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Chiefs vs. Packers 2015 final score: Aaron Rodgers throws 5 TDs to beat Kansas City, 38-28

Aaron Rodgers badly outdueled the Alex Smith and the Chiefs, who woke up much too late in Monday's game to challenge the Packers.

The Kansas City Chiefs ended an ignominious streak, and that's the best thing that can be said about their night. The Green Bay Packers looked every bit like a Super Bowl contender in a 38-28 win on Monday at Lambeau Field. Aaron Rodgers led the way, going 24-of-35 for 333 yards and five touchdown passes.

The Packers' first two touchdown drives set the tone. Green Bay was in perfect balance in the first quarter, picking up 74 yards rushing and receiving, each, on its way to a 14-0 lead. At halftime, the Packers led, 24-7, and had held the Chiefs to just 79 total yards of offense. To that point, Chiefs quarterback Alex Smith was just 2-of-7 for 39 yards, 38 of which came on a big play by tight end Travis Kelce.

Smith never really loosened up until late. After an ugly interception in the third quarter, Smith hit Jeremy Maclin on a short pass to cap an 11-play, 80-yard drive. On the Chiefs' next possession, they went 89 yards for another score, this time capped by Jamaal Charles' second touchdown of the game. The Chiefs finally hit a long pass when Smith found Maclin deep in the middle of the field.

The problem for the Chiefs was that the Packers' offense never really slowed down. In the second half, the Packers scored touchdowns on two of their first four possessions, both to Randall Cobb, who had three total on the night.

If the Packers were ever vulnerable, it was after being forced to punt with just under six minutes remaining in the game. The Chiefs had just pulled within 16 points on their previous drive, technically two possessions after the two point conversion, and had the ball at their own 17-yard line. They went on a long touchdown drive, finding the end zone on an inside give to Charles on play No. 18. They may have sapped too much time off the clock, however.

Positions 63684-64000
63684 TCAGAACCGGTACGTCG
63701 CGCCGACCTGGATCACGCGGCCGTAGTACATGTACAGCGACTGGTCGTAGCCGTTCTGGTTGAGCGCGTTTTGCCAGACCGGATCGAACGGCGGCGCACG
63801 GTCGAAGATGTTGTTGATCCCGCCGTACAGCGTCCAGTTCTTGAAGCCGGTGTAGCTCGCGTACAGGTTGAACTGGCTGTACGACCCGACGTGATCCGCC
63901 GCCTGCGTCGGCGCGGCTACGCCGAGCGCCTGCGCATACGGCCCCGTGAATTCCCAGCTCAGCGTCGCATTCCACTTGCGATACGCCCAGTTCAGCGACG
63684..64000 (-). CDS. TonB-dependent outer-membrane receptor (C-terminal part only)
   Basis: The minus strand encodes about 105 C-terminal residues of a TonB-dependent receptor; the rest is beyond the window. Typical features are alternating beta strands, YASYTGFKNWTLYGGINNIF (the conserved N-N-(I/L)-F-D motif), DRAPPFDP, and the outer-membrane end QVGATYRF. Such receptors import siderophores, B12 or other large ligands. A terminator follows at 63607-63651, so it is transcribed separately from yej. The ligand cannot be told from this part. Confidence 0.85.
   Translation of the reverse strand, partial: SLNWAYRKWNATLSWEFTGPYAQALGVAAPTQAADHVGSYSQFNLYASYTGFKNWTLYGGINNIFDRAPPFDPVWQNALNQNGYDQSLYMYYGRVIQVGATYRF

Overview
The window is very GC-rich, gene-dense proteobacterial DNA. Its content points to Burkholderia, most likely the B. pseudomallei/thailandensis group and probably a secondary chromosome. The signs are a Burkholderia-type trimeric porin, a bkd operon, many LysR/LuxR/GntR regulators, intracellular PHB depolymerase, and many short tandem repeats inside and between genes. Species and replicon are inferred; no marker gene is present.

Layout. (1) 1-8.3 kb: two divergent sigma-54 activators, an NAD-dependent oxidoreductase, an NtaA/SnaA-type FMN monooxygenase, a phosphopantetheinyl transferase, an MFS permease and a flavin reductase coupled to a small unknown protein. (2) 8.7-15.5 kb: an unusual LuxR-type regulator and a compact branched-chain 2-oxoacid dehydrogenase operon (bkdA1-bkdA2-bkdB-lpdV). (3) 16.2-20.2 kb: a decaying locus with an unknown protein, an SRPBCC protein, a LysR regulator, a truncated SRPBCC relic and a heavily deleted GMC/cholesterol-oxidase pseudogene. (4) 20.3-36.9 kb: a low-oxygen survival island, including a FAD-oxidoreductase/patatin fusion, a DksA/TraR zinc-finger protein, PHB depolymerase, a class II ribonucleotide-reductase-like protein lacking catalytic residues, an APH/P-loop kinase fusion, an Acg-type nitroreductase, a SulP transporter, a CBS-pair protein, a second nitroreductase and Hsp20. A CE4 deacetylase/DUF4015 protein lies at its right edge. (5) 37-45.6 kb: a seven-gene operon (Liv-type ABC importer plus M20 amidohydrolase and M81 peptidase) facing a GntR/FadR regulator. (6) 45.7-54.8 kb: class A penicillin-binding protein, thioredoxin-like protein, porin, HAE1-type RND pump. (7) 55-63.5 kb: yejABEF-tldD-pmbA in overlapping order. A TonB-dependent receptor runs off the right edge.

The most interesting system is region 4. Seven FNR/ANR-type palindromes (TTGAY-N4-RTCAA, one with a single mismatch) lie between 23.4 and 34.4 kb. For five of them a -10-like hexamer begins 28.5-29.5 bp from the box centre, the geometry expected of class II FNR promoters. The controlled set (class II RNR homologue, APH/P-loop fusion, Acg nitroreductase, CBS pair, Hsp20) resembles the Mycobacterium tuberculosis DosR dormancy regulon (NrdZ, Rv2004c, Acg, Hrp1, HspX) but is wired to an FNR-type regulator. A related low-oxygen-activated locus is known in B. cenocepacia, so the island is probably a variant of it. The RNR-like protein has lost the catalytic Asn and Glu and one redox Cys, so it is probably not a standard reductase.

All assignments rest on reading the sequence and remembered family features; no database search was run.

After a failed 2-point conversion, just 1:24 remained for the Chiefs to mount a potential comeback. The Packers recovered the onside kick, then went three-and-out to give the Chiefs the ball with 19 seconds remaining. Smith threw an incompletion, took a sack and that was that.

Three things we learned:

1) The Chiefs should try throwing downfield

Smith targeted wide receivers three times in his seven first-half passing attempts, and completed none. He completed one big play to Kelce for 38 yards in which Kelce did much of the work. His only other completion of the half went for 1 yard.

Down 24-7 to open the second half, one might have thought the Chiefs would have tried to get the ball downfield to overcome a sizable deficit more quickly. Nope! Facing a third-and-13 on the opening drive of the half, Smith dumped a pass off to Kelce 14 yards from the first down marker. Kelce was tackled well short and the Chiefs punted.

Smith and the Chiefs seemed hesitant to throw the ball downfield, and it stunted the offense. Then for some reason after this horrendous interception ...

... the Chiefs' offense woke up. Kansas City scored touchdowns on three straight possessions, primarily by finding open receivers deep down the middle of the field. What might have happened if the Chiefs had made a better early effort to attack downfield, we cannot say. It couldn't have been much worse than what happened in the first half and early second, however.

2) The Packers shouldn't change a thing

Rodgers made another strong case that he's the best player in the NFL right now, but that shouldn't overshadow the Packers' complete performance in every other aspect of the game. The defense was stifling for the most part, holding the Chiefs to 79 yards in the first half. The Packers somehow have one of the deepest receiving corps in the league even without Jordy Nelson for the season and Davante Adams for most of the night. Eddie Lacy and James Starks were a bruising 1-2 in the running game.

No, it's never good to overreact to one game -- or even three -- but the Packers are one of just six remaining undefeated teams in the NFL, and it's probably not a stretch to call them a Super Bowl favorite. The New England Patriots and Arizona Cardinals can argue they're stronger (the Packers play the latter in Week 16), but the Packers certainly made their statement.

3) At least the Chiefs got a moral victory

The streak is over! The streak is over!